Cycle Lanes

Cycle lanes are designated road space for cyclists. The lanes are marked on the road with white paint, and a symbol of a bicycle is frequently spaced throughout the lane. Sometimes cycle lanes are painted red to make them more visible to vehicle drivers, but this could make the street look cluttered.

If a cycle lane has a broken dotted line (an advisory cycle lane), this means motor vehicles are allowed to enter the lane if absolutely necessary. If the cycle lane has a solid white line (a mandatory cycle lane), motor vehicles are not allowed to enter the lane at any time, by law. Motor vehicles are only permitted to park in advisory cycle lanes if it is unavoidable, and there are no parking restrictions.


  • The road space must be able to accommodate a 3 metre motor vehicle lane, and at least 1.5 - 2 metres for the cycle lane
  • Cycle lanes cannot exist on a road where car parking is permitted (unless car parking spaces are designated)

There's also some general restrictions to note for all schemes


  • May cause cyclists to be less cautious about motor vehicles
  • Less road space is available for other uses


There's very little information about the safety effects of cycle lanes. Designating road space to cyclists does not necessarily prevent cyclist accidents.


  • Designated road space for cyclists which motor vehicles should not enter
  • Allow cyclists to overtake on the inside of vehicular traffic
  • Low cost
  • May remind motorists that cyclists could be present
  • Perceived width of the carriageway is narrowed, which may reduce motorised vehicle speeds
  • May give cyclists more confidence to use the road. This provides many benefits, including:
    • Improving health of those choosing to cycle
    • Reducing motor vehicle congestion
    • Reducing pollution from motor vehicles
A cycle lane approaching Princes Street bridge
Cost:   £2,000 - £3,000 per 200m (advisory lane)

This scheme requires a Traffic Regulation Order

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The lack of literature regarding the safety effects of cycle lanes is highlighted in TRL PPR580 (Reid & Adams, 2011). The authors conclude there is “inadequate” evidence cycle lanes provide a safety benefit in the U.K.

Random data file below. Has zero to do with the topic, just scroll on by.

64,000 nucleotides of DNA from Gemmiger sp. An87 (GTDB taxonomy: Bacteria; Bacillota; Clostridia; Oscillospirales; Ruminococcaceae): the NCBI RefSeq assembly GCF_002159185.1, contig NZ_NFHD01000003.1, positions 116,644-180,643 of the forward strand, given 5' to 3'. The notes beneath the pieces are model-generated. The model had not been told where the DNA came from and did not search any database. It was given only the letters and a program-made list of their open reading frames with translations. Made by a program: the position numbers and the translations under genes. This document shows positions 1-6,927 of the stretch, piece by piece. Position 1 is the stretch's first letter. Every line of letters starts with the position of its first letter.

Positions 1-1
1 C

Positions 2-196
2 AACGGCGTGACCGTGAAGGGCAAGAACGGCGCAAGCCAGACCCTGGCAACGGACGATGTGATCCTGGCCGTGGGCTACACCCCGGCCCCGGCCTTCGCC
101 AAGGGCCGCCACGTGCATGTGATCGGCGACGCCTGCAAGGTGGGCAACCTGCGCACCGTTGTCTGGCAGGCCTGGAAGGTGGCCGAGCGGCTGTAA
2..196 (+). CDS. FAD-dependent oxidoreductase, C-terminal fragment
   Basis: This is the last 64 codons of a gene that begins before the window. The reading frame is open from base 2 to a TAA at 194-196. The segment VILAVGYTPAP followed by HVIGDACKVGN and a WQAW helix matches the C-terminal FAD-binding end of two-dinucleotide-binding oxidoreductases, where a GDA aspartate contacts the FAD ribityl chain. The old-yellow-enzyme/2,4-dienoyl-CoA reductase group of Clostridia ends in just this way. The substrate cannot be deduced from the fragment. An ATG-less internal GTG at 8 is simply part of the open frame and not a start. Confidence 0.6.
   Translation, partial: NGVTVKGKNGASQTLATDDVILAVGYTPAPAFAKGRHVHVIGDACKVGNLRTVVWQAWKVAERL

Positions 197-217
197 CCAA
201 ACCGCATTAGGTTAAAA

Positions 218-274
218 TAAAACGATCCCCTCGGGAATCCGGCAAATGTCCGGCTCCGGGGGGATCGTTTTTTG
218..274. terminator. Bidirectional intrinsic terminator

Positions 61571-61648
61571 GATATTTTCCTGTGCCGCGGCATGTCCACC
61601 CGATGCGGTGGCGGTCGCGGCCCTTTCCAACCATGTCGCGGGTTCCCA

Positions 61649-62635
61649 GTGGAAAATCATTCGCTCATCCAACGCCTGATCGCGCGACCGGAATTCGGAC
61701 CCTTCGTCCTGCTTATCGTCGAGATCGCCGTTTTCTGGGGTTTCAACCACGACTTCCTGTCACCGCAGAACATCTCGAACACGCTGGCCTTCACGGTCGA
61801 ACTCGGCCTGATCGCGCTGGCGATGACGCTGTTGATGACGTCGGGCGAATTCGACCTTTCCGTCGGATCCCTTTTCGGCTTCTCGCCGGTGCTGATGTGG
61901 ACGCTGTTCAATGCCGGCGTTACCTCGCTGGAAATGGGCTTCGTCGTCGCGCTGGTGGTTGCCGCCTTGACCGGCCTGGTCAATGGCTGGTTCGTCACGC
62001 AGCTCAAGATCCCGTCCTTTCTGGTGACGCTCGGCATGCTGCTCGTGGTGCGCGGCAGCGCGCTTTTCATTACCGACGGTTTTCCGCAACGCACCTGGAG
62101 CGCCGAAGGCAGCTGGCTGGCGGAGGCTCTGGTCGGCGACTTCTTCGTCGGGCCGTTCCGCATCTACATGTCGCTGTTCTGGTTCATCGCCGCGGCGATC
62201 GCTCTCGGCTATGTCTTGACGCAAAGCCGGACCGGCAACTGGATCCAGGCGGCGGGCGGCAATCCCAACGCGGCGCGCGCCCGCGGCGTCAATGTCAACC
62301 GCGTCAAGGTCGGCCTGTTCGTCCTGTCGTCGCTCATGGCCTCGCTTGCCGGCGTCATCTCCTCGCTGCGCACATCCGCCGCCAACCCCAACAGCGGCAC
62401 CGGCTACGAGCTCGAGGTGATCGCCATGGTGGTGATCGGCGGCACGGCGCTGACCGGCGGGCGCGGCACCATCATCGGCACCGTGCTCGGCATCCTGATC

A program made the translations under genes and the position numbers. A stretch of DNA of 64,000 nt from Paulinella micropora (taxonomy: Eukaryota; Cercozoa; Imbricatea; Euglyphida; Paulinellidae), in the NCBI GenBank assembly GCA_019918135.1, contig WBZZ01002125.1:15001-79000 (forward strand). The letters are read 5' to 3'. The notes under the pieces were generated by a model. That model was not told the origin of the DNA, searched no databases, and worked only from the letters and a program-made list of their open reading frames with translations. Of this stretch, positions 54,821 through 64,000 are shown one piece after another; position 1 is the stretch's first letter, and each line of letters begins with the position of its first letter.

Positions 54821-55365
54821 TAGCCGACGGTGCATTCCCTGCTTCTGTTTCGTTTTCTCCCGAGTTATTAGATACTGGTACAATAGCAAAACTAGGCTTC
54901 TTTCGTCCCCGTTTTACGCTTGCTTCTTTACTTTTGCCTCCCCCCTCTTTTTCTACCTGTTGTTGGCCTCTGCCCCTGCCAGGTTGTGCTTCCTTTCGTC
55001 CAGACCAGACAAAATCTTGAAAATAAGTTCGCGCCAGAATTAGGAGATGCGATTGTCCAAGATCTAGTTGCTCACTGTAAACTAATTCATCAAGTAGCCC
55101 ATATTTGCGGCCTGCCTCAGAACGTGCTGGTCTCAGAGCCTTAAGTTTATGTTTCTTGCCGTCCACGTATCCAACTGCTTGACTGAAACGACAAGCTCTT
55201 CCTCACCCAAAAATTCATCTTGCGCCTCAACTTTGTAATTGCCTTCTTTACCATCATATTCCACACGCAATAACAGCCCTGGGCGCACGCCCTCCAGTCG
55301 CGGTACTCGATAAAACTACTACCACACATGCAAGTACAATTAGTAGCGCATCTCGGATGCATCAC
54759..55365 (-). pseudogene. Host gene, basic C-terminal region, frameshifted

A report presented to the Cycle City Planning Conference by Coates (1999) uses poor evidence, but provides data on the safety effect of early cycle lanes in Oxford, UK at 21 sites. The report suggests a significant reduction in accidents on straight sections of road, but significant increase in accidents both where cycle lanes were carried across junctions and were not carried across junctions. Once again, this is poor evidence which used no control points, and does not provide data regarding cyclist and vehicle flow over the before/after observation period.

A stronger study from Denmark supports this conclusion (Nielsen et al.,1996). Twenty-seven different cycle lanes, spanning 251 junctions were analysed, using; 262 control sites; 2-5 years of before/after data; and correction for change in motorised vehicle traffic flow. The study found a significant reduction in accidents on sections of cycle lane between junctions, but a significant increase in accidents at junctions. Specifically, signalised junctions showed no change in accidents, however T- Junctions with a cycle lanes spanning the straight section showed significant increase in accidents. When cycle lanes span T-junctions in this way, the overall effect of cycle lanes is a 10% reduction in safety for cyclists. This finding should be treated with caution because it is based on relatively few accidents, from a different county to the UK, and did not control for any change in cyclist flow.


Coates, N. (1999) The safety benefits of cycle lanes. Proceedings of Velo-City 11th International Bicycle Planning Conference. Austria / Slovenia.

Nielsen, E., Andersen, K., Lei, K. (1996) Trafiksikkerhedseffekten af cykelbaner i byområder, (Rapport 50). Vejdirektoratet, Danmark.

Reid, S. & Adams, S. (2011) Infrastructure and cyclist safety (PPR 580). Transport Research Laboratory. Crowthorne, UK.

Also Consider:
Segregated Cycle Lanes
Cycle lane
Cycle lanes are designated road space for cyclists. The lanes are marked on the road with white paint, and a symbol of a bicycle is frequently spaced throughout the lane.
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Advance Stop Lines
Advanced Stop Lines (ASLs) are a second stop line in advance of the normal stop line at signalised junctions. Within these two stop lines, there is normally a bicycle logo painted into the road.
Read more > >